So, you planted your seed balls, and you waited patiently… what could possibly go wrong?

Seed Balls aren’t completely fool proof, and we sure wish other internet publishers would stop the “throw-n-grow” recommendations, since there’s a lot more to it!

You threw the Seed Balls.

The most common problem is that there wasn’t good contact between the seed ball and the soil. Good contact ensures a better connection with the moisture reservoir of the earth, and also conduit for roots to grow and establish. A thrown seed ball will likely come to rest upon leaves or thatch. It won’t grow.

SOLUTION: Press seed balls gently into the earth, leaving about 1/3 of the seed ball exposed.

Bad Timing.

You’ve planted lovely wildflower seeds the wrong time of year. Many require outdoor Fall planting. Many require Spring planting. To complicate matters, some seeds are pre-treated to grow in the Spring, although they naturally require fall outdoor planting.

Also, if perennial seeds are planted mid summer, they may grow, but not be mature enough to survive the winter.

SOLUTION: Know your seeds. Look at the seed packet, or seed ball packaging.

Bad Luck.

If you’ve had a warm spring with a late frost, seedlings – even perennial seedlings- will likely die in the late frost. Even if you followed the directions on the package. This is why germination is so highly variable in wildflowers: some seeds will likely wait until after that frost to germinate. Some seeds wait as long as 20 years! Yikes.

You could also experience a drought after your seeds germinate. If the roots are not established deeply enough, your seedlings can die.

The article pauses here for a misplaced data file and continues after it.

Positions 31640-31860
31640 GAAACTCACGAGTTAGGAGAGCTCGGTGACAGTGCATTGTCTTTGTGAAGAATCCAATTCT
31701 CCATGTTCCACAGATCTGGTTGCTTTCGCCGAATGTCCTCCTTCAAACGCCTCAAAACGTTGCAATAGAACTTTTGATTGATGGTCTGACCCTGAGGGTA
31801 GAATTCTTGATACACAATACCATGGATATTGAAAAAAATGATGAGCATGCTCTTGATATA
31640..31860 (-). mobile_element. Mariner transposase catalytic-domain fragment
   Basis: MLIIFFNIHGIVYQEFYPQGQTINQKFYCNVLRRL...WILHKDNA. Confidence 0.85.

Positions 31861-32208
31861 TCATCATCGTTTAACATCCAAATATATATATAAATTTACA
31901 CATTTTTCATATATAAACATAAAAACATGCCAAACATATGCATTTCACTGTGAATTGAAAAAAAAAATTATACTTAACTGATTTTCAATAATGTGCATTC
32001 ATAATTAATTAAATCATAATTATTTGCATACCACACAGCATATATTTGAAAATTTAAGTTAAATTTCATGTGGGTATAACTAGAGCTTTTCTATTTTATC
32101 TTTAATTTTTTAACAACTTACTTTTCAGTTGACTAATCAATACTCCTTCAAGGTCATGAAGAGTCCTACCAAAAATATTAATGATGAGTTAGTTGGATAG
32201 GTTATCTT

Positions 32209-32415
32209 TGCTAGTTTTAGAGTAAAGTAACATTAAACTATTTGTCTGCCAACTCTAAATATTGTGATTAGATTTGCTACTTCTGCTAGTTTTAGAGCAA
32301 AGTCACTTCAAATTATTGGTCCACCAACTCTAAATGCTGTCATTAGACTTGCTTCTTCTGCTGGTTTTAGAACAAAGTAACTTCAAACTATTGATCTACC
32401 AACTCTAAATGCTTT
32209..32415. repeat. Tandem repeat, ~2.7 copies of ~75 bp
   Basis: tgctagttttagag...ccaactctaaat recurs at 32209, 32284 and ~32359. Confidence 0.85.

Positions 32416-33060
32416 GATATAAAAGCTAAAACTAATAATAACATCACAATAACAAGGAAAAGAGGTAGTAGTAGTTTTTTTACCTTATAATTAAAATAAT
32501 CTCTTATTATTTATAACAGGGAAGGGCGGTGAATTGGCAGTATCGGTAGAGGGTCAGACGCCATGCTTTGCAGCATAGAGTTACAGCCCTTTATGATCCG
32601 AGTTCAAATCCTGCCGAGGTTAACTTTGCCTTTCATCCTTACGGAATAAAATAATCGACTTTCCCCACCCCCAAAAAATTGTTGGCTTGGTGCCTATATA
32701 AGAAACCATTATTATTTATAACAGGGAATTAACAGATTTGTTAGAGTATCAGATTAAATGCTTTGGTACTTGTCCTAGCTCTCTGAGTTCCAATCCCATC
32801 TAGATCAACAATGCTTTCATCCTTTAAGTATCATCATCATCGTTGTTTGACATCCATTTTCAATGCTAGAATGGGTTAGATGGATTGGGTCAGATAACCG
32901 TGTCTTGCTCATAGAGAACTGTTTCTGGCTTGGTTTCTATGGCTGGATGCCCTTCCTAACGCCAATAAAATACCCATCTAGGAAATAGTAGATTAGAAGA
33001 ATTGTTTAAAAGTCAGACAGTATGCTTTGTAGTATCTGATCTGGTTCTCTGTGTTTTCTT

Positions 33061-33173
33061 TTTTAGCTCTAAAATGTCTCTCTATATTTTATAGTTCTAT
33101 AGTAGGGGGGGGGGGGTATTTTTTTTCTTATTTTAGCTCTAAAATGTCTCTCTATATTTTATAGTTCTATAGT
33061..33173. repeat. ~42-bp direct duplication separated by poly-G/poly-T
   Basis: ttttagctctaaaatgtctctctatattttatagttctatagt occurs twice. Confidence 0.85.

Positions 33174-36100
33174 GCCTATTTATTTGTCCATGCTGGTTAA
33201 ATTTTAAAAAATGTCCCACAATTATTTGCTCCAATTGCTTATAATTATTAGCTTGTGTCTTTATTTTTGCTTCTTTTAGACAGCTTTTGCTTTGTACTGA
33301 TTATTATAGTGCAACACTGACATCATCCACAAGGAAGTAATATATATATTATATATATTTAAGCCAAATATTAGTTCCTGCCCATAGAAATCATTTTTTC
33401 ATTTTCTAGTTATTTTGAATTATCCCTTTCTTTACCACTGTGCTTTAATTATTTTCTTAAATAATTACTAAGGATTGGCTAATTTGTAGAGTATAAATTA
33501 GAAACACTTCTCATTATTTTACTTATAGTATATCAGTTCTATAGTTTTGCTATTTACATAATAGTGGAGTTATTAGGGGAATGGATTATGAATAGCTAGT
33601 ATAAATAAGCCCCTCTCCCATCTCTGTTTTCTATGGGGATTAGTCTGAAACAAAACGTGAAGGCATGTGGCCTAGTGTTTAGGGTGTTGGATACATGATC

SOLUTION: Pay attention to the weather. Cover plants to protect them from unseasonable frosts. Water lightly and frequently in the time of droughts.

Wrong Place.

Maybe you thought Fall Planting meant your kitchen windowsill. Nope. It means outside. Maybe your plant is a wetland obligate. It won’t germinate on your south facing hill slope. Or perhaps you have an upland species and planted it in your irrigation ditch in a wet season. Seeds are suited for specific conditions.

SOLUTION: Learn about the needs of the seeds that you are planting to provide favorable conditions for growth. The packaging and the internet combined are a valuable resource.

Really, it’s the wrong place.

Are your wildflower seeds native to your area? Wildflowers are adapted to sunlight, temperatures, soil types, and rainfall patterns where they are native. Even if you are in the same USDA Zone, your flowers may not work if they are not native to your area.

SOLUTION: Look up the species that you are considering on to find out if it’s native to your area. Most of our seed ball pages contain maps of the native range.


You pressed your seed balls into the ground, and them buried them securely in 2 inches of nice new mulch. Oops. It’s kind of like burying them in some steaming hot manure. Mulch will provide an unsuitable environment for the germination of most seeds. It suffocates them and it is not fully composted, so it can be chemically quite strong. Further, light does not penetrate.

SOLUTION: Don’t mulch the seed balls. Mulch mature plants in the Springtime to conserve soil water loss as the weather warms.

Seed Placement.

Some seeds like to be deep inside the seed ball. Lupines, and Sunflowers are good examples. Many fine seeds require light to germinate. We embed these fine seeds in the seed ball surface.

SOLUTION: Learn about the light requirements of your seeds and place them inside or on the surface of the seed ball accordingly. If in doubt, tiny seeds on the surface, larger seeds in the middle.

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